Theatre Mirror Reviews -"Lumberjacks in Love"

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note: entire contents copyright 2012 by Sheila Barth

"Lumberjacks in Love"

Reviewed by Sheila Barth

The plot is goofy, and so are the songs, but the Boston premiere of Stoneham Theatre’s musical comedy, “Lumberjacks in Love,” provides a fantastic showcase for its remarkably versatile, multitalented cast and the production’s trappings.

Music Director Steven Barkhimer not only portrays Muskrat, a lonely, suicidal Wisconsin lumberjack, but he sings, harmonizes, dances, plays the bass, accordion, piano, ukulele, and guitar, and mugs it up, with the greatest of ease.

Barkhimer’s partners are also jaw-dropping. Director Caitlin Lowans has the easy, fun task of giving these guys and gals free rein to strut their stuff. Lanky, good-looking Mark Linehan as Minnesota Slim harmonizes, kicks up his heels, does a mean pratfall, and plays the ukulele, guitar, piano and saxophone; Harry McEnerny as Moonlight is a cuddly, big teddy bear of a guy looking for love, and finds it with The Kid, a girl pretending to be a teen-aged guy, who doesn’t know how to act like a girl, because she’s never seen one before. McEnerny sings sweetly and sentimentally, and plays trombone and guitar, while bubbly Darcie Champagne as The Kid sings, dances strums the mandolin, and provides laughs, especially when she gets all gussied up in designer Meredith Magoun’s outrageous concoction of homemade, female garb.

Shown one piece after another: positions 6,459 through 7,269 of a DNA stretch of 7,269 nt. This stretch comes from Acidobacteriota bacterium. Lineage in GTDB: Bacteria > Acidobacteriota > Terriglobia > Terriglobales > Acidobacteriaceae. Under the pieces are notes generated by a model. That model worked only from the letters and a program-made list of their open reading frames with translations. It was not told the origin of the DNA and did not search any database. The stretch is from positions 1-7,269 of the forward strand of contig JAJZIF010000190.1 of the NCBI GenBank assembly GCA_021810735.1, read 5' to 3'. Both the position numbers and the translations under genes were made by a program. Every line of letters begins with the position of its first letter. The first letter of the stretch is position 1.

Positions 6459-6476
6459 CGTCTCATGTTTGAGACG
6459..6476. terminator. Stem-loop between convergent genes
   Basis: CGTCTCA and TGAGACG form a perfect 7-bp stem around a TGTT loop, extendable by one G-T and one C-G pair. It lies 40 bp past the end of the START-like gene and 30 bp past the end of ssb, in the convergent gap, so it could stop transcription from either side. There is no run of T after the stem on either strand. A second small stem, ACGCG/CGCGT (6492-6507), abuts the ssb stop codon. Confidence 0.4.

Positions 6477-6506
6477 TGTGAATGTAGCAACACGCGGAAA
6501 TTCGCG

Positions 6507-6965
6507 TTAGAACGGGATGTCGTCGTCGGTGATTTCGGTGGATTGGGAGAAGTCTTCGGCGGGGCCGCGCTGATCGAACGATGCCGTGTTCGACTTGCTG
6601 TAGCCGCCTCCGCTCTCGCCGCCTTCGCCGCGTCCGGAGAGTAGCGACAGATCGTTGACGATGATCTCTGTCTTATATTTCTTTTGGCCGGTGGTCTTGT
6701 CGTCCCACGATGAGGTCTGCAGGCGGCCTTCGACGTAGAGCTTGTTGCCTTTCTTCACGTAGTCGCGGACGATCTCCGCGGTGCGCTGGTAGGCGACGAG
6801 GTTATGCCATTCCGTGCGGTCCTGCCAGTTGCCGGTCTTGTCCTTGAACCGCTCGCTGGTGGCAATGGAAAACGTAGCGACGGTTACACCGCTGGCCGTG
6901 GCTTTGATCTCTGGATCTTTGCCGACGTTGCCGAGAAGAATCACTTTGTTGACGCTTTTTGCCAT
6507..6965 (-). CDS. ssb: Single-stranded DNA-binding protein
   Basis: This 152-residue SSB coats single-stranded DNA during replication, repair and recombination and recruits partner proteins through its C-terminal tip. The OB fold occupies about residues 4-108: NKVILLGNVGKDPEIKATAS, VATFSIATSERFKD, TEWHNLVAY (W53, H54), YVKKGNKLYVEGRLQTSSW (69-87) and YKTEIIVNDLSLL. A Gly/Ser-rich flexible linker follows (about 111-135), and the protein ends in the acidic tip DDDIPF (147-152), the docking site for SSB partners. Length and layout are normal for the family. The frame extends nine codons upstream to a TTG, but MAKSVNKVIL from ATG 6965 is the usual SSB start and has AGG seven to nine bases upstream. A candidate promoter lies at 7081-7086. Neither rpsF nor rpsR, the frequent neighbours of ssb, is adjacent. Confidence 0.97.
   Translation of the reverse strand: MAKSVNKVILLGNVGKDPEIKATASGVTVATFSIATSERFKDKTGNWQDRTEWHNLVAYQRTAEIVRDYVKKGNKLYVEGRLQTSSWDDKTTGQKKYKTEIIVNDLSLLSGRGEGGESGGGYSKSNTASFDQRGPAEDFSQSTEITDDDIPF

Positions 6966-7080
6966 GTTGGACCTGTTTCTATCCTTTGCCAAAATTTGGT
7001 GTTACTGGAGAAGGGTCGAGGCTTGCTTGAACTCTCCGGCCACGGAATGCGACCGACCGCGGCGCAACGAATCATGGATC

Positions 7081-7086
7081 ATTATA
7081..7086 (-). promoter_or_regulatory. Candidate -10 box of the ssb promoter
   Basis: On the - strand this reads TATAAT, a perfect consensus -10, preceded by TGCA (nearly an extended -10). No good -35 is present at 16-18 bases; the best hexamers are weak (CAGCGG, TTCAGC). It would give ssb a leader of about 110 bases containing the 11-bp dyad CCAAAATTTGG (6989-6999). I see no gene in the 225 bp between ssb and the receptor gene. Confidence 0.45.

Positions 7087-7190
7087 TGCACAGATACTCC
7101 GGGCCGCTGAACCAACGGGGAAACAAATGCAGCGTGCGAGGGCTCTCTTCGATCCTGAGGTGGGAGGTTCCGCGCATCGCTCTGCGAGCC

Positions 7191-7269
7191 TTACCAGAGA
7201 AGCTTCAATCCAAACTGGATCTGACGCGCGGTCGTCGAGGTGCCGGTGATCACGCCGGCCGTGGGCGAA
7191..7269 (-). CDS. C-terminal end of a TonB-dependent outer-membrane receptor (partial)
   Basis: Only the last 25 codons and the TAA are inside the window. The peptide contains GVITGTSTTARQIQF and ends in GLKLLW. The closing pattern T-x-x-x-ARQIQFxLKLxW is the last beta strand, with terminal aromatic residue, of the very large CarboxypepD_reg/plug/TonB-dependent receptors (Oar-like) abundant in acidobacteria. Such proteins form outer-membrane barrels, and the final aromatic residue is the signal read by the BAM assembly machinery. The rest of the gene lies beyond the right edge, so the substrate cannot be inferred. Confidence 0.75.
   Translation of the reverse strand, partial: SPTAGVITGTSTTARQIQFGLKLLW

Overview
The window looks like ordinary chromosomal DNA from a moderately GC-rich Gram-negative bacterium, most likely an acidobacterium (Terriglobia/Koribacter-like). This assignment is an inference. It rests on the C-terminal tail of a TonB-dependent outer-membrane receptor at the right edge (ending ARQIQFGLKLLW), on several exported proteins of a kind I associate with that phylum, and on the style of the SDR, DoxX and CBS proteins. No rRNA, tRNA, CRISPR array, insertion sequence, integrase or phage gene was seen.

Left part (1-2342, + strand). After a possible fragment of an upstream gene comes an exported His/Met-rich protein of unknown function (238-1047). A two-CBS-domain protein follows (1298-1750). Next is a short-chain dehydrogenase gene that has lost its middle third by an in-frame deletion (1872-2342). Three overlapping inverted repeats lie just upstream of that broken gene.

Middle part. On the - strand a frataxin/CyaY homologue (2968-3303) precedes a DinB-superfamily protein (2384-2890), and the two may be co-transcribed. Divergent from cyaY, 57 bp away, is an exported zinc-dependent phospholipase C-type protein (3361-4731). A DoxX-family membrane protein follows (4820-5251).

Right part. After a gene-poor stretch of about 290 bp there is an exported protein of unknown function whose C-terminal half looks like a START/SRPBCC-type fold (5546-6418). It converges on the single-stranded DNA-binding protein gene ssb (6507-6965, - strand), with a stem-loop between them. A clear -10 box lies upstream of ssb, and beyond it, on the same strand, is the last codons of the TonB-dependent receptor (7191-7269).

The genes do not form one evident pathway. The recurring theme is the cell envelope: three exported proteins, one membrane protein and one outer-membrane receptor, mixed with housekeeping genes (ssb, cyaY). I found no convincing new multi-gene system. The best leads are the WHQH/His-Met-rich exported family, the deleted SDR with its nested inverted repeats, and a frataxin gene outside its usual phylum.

Let’s not overlook veteran actor William Gardiner as cross-dressing lumberjack Dirty Bob, who has a mother fixation and hankering for a bar of blue soap, which his mother dropped when she bathed him many years ago. Gardiner strums a mean washboard, and plays other homespun, backwoods instruments, like the penny whistle, jaw harp, and provides percussion. 

The guys‘ lives are disrupted when Slim receives a letter from a woman in New York, who’s answering a letter seeking a mail-order bride that Dirty Bob sent to her, but with Slim’s name on it. Vanessa Schukis isn’t your average 1870’s shy, retiring, lonely lady looking for male companionship. She’s a tall, arm-wrestling, rootin-tootin‘ lady in a bustled dress, who’s really a dime-novel romantic novelist, gathering research for her next book about lumberjacks.

The guys live in a lumberjack shanty, 200 miles away from the nearest contact to women and civilization. Minnesota Slim likes that just fine; but the other guys are lonely, and hanker for female companionship and softness. To whittle away the time, they play musical instruments, and their gramophone, dancing together.  They take their weekly baths in their round metal tubs, but don’t do much else, outdoors, on the porch, and inside the shanty, thanks to the rotating set Erik Diaz handsomely created, bordered by towering evergreen trees. 

Christopher Ostrom’s lighting sets a romantic glow as Moonlight and The Kid face their first loving rumblings, in “It Would be Enough for Me,” and shifts from sunny and cloudy moods in other numbers. Overall, “Lumberjacks in Love” is sophomoric, but watching this fun cast stomp, strum, and strut on stage is entertaining.

BOX INFO: Boston premiere of two-act musical comedy by Fred Alley and James Kaplan, appearing at the Stoneham Theatre, 395 Main St., Stoneham, through Sept. 30. Performances are Thursdays, 7:30 p.m.; Fridays, 8 p.m.; Saturdays, 3,8 p.m.; Sundays, 2 p.m. Tickets, $48,$44; seniors, $42,$40. Call the Box Office at 781-279-2200 or visit

"Lumberjacks in Love" (13 - 30 September)
@ 395 Main Street, STONEHAM MA

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